If there’s one common thread that weaves working people together it’s the universal dream of retirement. It’s the ultimate goal of achieving security, comfort and freedom.
Of course, to make the dream come true, it must also include the thought of retiring with enough money. This would make a retirement worthy of dreaming about. Now, ensuring that the dream doesn’t turn into a financial nightmare requires personal action and a strong financial plan.
The financial plan is your roadmap
“A good financial plan is one that represents a roadmap. It’s about starting where you are now and ending where you wish to be,” says Darren Devine, President of Devine and Associates Financial Services Inc. “You want to go somewhere that you haven’t gone before so you need to have a map. A financial plan is that map, but it’s also a planned route and directions.”
Plotting out a route that ends with financial security in retirement is not a one-and-done exercise. Devine says there are many tactics a good financial planner will use during the full length of your journey. These tactics can help keep your plan flexible and on track.
“Meeting with an advisor frequently can help you on your financial journey. An advisor can help answer specific questions and adjust your plan to meet short and long term goals. They can find new opportunities or identify any gaps that may prevent you from reaching your goals,” Devine explains. “A financial plan isn’t something you set up once and forget about it. Good advice can make a big difference. It helps you prioritize goals and protect yourself, so you worry less about money and can focus on the bigger picture.”
Building on a solid financial plan
“To have a solid financial plan, you require a strong base,” Devine says.
“Imagine you’re budgeting for a week long vacation. In order to ensure everything goes well, you need to have the basics. These basics, like a place to stay and how to get there are your vacation’s foundation,” Devine says. “It’s important to see how your money flows in and out to understand what you can afford. Next is determining to map out what’s left of your vacation budget to spend on other things.” You can start with essentials, like insurance, that can help cover yourself from unknown circumstances such as:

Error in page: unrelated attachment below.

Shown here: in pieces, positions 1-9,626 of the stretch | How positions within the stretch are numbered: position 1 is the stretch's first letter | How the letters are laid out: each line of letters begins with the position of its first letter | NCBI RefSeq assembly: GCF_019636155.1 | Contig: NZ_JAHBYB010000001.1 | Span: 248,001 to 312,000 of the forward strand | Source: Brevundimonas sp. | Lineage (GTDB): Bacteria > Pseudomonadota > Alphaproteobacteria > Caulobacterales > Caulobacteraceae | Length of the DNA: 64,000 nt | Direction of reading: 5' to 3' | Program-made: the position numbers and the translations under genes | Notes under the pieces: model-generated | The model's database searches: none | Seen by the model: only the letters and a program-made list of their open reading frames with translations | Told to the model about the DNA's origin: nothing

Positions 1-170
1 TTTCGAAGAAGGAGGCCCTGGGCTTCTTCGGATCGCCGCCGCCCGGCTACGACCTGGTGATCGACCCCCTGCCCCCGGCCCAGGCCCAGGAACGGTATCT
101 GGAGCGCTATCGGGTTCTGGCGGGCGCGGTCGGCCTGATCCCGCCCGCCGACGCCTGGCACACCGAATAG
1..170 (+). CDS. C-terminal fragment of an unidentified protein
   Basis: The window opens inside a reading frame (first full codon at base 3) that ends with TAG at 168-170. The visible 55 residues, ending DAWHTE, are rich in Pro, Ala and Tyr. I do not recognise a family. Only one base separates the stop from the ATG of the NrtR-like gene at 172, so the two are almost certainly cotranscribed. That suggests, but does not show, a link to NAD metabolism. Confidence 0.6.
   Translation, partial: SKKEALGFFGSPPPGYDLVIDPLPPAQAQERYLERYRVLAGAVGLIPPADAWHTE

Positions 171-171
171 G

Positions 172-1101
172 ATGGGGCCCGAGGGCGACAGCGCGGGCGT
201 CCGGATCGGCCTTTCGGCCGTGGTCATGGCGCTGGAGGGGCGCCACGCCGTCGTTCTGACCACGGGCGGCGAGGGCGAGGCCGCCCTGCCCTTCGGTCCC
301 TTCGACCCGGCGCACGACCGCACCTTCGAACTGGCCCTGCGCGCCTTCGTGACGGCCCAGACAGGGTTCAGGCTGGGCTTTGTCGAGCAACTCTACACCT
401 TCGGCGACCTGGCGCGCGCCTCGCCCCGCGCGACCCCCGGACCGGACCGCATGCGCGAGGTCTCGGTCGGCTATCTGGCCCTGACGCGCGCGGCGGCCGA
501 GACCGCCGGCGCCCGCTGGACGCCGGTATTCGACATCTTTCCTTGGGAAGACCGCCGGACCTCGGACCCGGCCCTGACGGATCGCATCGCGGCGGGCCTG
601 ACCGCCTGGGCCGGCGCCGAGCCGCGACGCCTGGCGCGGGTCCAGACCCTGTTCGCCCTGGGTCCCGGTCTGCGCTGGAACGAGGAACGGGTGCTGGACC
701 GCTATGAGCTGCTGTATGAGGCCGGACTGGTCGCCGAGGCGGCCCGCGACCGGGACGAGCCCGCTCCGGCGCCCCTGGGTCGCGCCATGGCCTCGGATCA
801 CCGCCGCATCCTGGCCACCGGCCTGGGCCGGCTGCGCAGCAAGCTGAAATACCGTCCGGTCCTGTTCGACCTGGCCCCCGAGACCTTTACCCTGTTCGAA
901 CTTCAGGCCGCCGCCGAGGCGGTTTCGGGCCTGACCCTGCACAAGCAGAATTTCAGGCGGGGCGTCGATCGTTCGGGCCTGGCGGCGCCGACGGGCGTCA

- Health insurance to help cover any major expenses, should you fall sick
- Disability insurance to help replace your wages if an event occurs where you’re not able to work
- Life insurance that helps cover your debts after death
After that, you can then start to focus on the finishing touches of your vacation, like activities or events. These finishing touches translate into future financial goals to aim for. Financial goals can include a registered retirement savings plan (RRSP), tax-free savings account (TFSA) or registered education savings plan (RESP) if a child’s education is part of your journey.
Establishing a personal financial plan early in life can be helpful. This helps to build equity over a long period of time. However, Devine says that starting a plan at any age has other benefits. This can include teaching you to budget, helping lower your debt and helping you to start thinking earlier about retirement.
“It’s always a good time to start. Financial planning isn’t demographically or socio-economically based. It’s all relevant to the person’s unique situation,” says Devine. “Someone could be making $100,000 per year, keeping 60% of his or her income and planning to retire at age 65. It’s no different than someone whose making $30,000 per year who wants to retire at age 65. All that changes are the materials to work with.”